Why is it so much easier for people to complain about America, to “blame America first,” than it is to look at all the good and uplifting things that have happened politically, economically, materially and even spiritually in this “Land that’s made for you and me”?

By the Rev. C. Thomas Elkins

Many of us have heard from a variety of sources, the term “An Attitude of Gratitude!” Rev. Robert Schuller of Southern California was one of those sources. But the question today is, “Have we responded to that phrase?”

Are we really grateful that we were born in America? Do we cherish our right of free speech? How do we really feel about our freedom to worship as we please, and are we willing to defend it in any way that we can? Do we fully appreciate the freedom that we have to vote as we feel led?”

We so often take so much for granted until we see those who agree with us, whether Christian or those of other beliefs and philosophies, persecuted and killed because someone else does not believe as they do.

Gratitude can be such a powerful influence in our society, in our churches, our businesses, our schools, in our politics and in our own personal lives!

When is the last time you thanked your neighbor for keeping his property so clean, or when did you compliment your boss for creating a positive atmosphere for your business operations? How many times have you honored your children’s teachers by praising their efforts to effectively teach your children?

Why is it so often true that people feel more comfortable with negative complaints? There seems to be something more exciting about the negative than expressing positive gratitude and thanksgiving! For instance, why is it so much easier for people to complain about America, to “blame America first,” than it is to look at all the good and uplifting things that have happened politically, economically, materially and even spiritually in this “Land that’s made for you and me”?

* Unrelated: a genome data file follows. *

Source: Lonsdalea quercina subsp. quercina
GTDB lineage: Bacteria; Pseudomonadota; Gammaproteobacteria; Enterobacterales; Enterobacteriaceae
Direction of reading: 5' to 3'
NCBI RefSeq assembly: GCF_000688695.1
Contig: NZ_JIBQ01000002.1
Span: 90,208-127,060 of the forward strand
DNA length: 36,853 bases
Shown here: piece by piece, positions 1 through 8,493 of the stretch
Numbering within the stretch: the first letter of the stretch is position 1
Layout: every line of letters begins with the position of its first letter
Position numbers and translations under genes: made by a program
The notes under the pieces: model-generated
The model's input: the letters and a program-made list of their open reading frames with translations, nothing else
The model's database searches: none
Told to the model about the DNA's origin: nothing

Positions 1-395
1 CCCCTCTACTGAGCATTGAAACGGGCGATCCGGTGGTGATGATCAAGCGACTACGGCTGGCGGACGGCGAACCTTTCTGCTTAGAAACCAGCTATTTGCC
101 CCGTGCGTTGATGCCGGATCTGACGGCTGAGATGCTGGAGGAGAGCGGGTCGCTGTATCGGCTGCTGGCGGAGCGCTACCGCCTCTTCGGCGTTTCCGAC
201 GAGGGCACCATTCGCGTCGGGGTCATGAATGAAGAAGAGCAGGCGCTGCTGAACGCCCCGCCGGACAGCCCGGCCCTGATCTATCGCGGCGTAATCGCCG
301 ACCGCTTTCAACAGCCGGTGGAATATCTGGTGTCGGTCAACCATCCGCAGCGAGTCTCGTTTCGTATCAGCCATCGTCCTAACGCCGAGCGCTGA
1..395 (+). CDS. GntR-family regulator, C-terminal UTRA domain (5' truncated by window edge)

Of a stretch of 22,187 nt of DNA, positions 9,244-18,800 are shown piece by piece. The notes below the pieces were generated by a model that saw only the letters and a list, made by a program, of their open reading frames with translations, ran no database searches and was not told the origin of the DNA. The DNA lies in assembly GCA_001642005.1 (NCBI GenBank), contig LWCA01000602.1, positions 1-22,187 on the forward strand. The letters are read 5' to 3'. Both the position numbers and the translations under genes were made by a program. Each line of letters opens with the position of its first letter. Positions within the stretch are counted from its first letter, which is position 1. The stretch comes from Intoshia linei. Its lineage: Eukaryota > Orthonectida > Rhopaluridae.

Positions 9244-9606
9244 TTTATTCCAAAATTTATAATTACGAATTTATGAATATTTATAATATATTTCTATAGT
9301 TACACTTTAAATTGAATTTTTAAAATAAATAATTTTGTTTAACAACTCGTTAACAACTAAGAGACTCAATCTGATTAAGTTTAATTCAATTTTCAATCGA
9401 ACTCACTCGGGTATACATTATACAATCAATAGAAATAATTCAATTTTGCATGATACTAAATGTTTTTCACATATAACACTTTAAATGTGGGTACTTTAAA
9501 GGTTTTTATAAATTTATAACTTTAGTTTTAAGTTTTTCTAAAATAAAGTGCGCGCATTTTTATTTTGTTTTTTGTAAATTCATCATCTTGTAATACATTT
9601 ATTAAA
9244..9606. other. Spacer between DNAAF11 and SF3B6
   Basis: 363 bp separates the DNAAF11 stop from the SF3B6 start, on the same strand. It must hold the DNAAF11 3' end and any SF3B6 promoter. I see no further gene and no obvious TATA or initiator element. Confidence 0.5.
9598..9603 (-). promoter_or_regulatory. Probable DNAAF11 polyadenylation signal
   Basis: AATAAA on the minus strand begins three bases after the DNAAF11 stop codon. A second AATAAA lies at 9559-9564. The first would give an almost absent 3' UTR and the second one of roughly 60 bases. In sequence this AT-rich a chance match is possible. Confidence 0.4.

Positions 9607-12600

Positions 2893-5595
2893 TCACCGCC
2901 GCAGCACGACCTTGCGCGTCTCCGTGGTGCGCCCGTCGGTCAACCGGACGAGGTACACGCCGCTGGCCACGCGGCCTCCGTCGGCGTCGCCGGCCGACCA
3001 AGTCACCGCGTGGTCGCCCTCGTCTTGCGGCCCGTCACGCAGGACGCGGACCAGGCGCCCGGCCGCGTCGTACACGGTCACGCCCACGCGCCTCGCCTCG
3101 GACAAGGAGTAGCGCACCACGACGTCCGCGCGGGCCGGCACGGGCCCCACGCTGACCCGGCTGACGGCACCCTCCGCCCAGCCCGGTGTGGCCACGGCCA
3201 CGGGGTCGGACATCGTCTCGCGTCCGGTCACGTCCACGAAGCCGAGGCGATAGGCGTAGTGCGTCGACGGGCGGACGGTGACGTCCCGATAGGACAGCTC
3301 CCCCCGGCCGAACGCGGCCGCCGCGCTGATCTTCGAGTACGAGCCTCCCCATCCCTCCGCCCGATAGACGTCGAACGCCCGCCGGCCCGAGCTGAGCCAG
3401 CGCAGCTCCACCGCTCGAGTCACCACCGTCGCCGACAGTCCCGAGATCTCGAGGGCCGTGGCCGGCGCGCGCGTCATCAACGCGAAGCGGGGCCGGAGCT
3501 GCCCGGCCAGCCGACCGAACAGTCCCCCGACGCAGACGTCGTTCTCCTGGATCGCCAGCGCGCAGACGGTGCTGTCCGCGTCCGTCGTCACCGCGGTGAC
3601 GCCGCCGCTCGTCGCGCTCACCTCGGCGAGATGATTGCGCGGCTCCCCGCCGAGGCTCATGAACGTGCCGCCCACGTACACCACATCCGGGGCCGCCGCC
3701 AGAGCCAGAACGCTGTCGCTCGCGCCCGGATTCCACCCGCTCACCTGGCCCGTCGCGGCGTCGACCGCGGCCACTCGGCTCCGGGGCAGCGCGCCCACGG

Let me ask you, do you stop and thank your representative when they accomplish something worthwhile, or is it easier just to vote against them at election time when they do something wrong?

Have you ever thanked the police officer that just gave you a ticket? Few people do. He may have just saved your life by warning you of your careless or reckless driving habits. Do you thank your doctor when he tells you to lose weight, or slow down? I doubt it. Or do you thank your minister or friend who cautions you about your lifestyle or your bad habits, and points you to the transforming power of grace? Probably not. It’s much easier to accuse them of a “phobia” or just being nosy or prejudiced! (He’s done quit preachin’ and gone to meddlin’ now!)

Rev. Schuller of the Crystal Cathedral spoke of an “Attitude of Gratitude!” This attitude would solve so many of life’s problems, in every aspect of life if it were just applied and lived!

In our present-day society with all of its problems, wouldn’t it be great if everyone began to look at the good that has happened in the last few decades; the end of the Cold War; the successes of the Civil Rights Movement, among others, with all the dramatic legal and societal changes that have occurred. A few words of thanks and gratitude would surely bind up a lot of wounds!

Dale Carnegie stated, “If only people who worry about their liabilities would think about the riches they do posses, they would stop worrying. Would you sell both your eyes for a million dollars ... or your two legs ... or your hands ... or your hearing? Add up what you do have, and you’ll find that you wouldn’t sell them for all the gold in the world. The best things in life are yours, if you learn to appreciate them. So stop worrying (and complaining) and start living!”

May God grant us the grace to express our gratitude, our joy and thankfulness for God’s blessings that He has already given us; each new day, every simple gift, including the gift of life; all our friends and loved ones and even our daily bread. May we exemplify an “Attitude of Gratitude,” a joyful life of praise in a spirit of thanks for what he has done and for what we know that he will do in the future if we will just open our eyes to see and then express our gratitude.

Rev. C. Thomas Elkins is pastor of Ocean Park United Methodist Church.

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